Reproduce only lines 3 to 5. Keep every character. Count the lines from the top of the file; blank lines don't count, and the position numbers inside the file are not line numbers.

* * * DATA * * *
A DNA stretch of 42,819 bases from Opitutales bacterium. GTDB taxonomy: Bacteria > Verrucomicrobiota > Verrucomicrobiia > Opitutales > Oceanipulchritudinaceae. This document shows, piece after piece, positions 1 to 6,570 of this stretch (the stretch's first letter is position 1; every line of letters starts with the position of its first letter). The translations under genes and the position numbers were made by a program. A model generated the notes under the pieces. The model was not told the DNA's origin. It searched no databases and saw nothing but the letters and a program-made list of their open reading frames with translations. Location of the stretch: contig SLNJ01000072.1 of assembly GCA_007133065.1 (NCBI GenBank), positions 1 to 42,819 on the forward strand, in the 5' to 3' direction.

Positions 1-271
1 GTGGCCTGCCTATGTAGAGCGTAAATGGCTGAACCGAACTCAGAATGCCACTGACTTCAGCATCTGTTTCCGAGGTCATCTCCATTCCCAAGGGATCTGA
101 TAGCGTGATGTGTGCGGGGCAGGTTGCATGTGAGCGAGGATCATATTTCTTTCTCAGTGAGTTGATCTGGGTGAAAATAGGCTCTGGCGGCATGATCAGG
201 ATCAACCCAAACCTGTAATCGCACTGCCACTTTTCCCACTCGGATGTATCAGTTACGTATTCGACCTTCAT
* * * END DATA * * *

1 GTGGCCTGCCTATGTAGAGCGTAAATGGCTGAACCGAACTCAGAATGCCACTGACTTCAGCATCTGTTTCCGAGGTCATCTCCATTCCCAAGGGATCTGA
101 TAGCGTGATGTGTGCGGGGCAGGTTGCATGTGAGCGAGGATCATATTTCTTTCTCAGTGAGTTGATCTGGGTGAAAATAGGCTCTGGCGGCATGATCAGG
201 ATCAACCCAAACCTGTAATCGCACTGCCACTTTTCCCACTCGGATGTATCAGTTACGTATTCGACCTTCAT